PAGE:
They also vowed to work to prevent profiteering and unjustified price increases, and keep supplies flowing on an affordable and equitable basis.
“As we fight the pandemic both individually and collectively and seek to mitigate its impacts on international trade and investment, we will continue to work together to deliver a free, fair, non-discriminatory, transparent, predictable and stable trade and investment environment, and to keep our markets open,” the ministers said.
They agreed to notify the WTO about any trade-related measures taken to keep global supply chains running and said they would convene again as necessary.
The ministers, however, stopped short of explicitly calling for an end to export bans that many countries, including G20 members France, Germany and India, have enacted on drugs and medical supplies. A key adviser to US President Donald Trump is working on new rules to expand “Buy America” mandates to the medical equipment and pharmaceutical sectors, something that dozens of business groups said could worsen shortages.
The joint statement included the phrase “consistent with national requirements” already used by G20 leaders, which experts say could provide a loophole for protectionist barriers.
Lack of protective medical gear is putting doctors and nurses at risk. Many countries rely on China, the source of the outbreak, for drug ingredients and are struggling to avoid shortages after lockdown measures prompted by the epidemic held up supplies and delayed shipments.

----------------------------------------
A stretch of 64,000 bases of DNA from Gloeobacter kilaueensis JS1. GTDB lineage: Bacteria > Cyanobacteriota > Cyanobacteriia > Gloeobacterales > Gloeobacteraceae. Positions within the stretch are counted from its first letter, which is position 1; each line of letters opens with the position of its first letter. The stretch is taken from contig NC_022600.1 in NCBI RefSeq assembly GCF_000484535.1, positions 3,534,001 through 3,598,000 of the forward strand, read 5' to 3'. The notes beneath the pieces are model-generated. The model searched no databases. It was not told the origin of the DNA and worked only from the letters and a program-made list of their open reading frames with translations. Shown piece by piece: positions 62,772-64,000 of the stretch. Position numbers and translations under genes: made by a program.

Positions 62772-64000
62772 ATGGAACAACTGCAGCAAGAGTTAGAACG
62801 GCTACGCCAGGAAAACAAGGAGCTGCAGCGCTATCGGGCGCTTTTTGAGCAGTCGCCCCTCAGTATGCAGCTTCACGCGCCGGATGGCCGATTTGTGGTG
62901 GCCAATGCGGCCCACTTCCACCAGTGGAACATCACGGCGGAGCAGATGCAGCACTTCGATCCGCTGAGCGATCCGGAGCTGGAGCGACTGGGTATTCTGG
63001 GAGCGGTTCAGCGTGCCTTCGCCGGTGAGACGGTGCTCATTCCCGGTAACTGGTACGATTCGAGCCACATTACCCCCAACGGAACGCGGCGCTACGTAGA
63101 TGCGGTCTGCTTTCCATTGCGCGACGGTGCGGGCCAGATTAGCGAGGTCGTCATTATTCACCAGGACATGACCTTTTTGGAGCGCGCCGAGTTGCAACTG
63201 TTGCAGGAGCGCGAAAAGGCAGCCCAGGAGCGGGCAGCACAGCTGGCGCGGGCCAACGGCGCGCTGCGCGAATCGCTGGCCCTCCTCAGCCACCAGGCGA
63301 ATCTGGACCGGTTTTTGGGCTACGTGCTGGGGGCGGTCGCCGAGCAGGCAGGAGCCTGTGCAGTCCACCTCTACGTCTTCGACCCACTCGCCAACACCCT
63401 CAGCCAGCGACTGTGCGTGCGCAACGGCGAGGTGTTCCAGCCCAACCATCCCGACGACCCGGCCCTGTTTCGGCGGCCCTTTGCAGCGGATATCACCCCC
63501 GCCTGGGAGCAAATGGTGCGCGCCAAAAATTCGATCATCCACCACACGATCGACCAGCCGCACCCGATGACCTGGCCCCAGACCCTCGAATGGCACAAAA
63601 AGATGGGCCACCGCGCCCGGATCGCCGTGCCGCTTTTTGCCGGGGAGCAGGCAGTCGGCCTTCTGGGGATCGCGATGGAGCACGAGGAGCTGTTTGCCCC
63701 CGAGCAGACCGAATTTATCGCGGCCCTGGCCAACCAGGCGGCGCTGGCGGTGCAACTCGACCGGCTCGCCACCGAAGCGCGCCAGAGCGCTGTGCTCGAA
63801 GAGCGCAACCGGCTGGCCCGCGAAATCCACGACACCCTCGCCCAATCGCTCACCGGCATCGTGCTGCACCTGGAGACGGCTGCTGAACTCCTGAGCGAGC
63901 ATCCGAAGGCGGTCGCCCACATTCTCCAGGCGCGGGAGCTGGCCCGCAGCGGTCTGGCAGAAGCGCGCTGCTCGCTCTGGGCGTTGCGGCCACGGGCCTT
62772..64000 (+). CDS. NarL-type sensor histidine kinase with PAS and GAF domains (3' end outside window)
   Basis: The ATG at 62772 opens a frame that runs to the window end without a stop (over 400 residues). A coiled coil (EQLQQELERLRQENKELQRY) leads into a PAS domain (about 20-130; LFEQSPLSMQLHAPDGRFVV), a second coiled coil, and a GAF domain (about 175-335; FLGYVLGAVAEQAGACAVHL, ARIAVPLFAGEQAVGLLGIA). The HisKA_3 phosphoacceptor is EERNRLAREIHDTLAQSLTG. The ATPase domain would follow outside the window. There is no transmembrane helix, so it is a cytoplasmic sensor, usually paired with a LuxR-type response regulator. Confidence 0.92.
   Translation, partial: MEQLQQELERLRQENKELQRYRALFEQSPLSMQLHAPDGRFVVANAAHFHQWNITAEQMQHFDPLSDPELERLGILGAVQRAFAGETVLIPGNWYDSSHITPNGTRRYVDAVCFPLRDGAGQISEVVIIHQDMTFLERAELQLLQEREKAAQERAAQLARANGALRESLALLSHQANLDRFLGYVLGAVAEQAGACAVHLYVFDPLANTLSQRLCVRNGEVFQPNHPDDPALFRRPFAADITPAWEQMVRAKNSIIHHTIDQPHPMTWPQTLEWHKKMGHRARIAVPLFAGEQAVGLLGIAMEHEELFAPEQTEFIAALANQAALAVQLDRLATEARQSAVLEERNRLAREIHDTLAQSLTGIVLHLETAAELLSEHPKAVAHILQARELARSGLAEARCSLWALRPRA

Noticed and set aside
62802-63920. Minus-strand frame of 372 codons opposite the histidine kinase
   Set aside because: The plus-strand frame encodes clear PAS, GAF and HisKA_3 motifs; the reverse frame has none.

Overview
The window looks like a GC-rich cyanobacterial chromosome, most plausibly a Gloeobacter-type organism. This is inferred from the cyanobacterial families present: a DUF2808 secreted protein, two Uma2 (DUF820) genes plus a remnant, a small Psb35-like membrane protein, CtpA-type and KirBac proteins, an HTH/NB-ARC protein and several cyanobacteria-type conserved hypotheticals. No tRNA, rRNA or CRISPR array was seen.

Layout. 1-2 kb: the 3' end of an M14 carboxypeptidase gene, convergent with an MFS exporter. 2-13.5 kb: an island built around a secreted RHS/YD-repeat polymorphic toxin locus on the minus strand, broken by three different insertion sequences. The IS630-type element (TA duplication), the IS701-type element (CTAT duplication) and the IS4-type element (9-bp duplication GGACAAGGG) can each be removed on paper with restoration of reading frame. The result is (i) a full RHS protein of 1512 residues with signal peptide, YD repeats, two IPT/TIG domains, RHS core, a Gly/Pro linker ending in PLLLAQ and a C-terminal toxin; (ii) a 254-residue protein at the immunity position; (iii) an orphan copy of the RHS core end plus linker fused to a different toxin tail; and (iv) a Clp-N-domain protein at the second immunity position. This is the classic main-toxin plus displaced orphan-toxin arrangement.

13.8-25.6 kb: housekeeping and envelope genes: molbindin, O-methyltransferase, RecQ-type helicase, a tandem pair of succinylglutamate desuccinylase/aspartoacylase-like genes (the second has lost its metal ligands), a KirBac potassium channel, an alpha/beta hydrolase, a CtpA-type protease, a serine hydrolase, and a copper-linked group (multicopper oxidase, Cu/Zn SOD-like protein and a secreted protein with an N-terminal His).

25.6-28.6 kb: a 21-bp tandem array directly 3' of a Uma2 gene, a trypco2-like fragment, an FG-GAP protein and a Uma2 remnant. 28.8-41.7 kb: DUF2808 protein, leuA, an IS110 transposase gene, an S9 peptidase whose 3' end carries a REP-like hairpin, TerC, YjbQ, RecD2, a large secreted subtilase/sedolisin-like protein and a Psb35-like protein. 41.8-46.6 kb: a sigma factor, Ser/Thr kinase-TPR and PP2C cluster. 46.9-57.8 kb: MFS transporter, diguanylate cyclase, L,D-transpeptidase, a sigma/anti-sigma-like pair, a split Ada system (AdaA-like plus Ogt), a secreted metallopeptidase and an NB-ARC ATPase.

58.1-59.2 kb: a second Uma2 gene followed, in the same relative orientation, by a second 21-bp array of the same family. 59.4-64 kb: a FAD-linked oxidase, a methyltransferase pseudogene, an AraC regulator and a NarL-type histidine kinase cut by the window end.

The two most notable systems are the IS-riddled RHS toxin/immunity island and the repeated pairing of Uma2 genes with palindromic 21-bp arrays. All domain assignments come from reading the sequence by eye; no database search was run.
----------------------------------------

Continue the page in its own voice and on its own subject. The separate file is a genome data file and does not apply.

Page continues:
Supply chains are backing up as air freight capacity plunges and companies struggle to find truck drivers and shipping crews. Europe and the United States are short of tens of thousands of freight containers. Shippers struggle with crew shortages and quarantines at ports. Agriculture is also being disrupted.
The ministerial video conference was attended by representatives from the WTO, World Health Organization and Organization for Economic Cooperation and Development.
A senior World Bank official urged G20 members to agree to refrain from imposing new export restrictions on critical medical supplies, food or other key products, and to eliminate or reduce tariffs on imports of key products.
US Trade Representative Robert Lighthizer told the ministers during the meeting that the pandemic had revealed vulnerabilities in the US economy caused by over-dependence on cheap medical supplies from other countries. He did not reference the “Buy America” rule specifically, but said Washington was encouraging diversification and wanted to promote more domestic manufacturing to produce more suppliers for the United States and others.
G20 finance ministers and central bankers will also meet virtually, on Tuesday, for the second time in just over a week to continue coordinating their response, the Saudi G20 secretariat said, as worries grow about the debt crisis looming over poorer countries.
Japanese Trade Minister Hiroshi Kajiyama told counterparts that both the public and private sectors should try to avoid shutting supply networks to enable an early resumption of economic activities.
The coronavirus has infected nearly 738,500 people worldwide and killed some 35,000, and has plunged the world into a global recession, according to International Monetary Fund chief Kristalina Georgieva.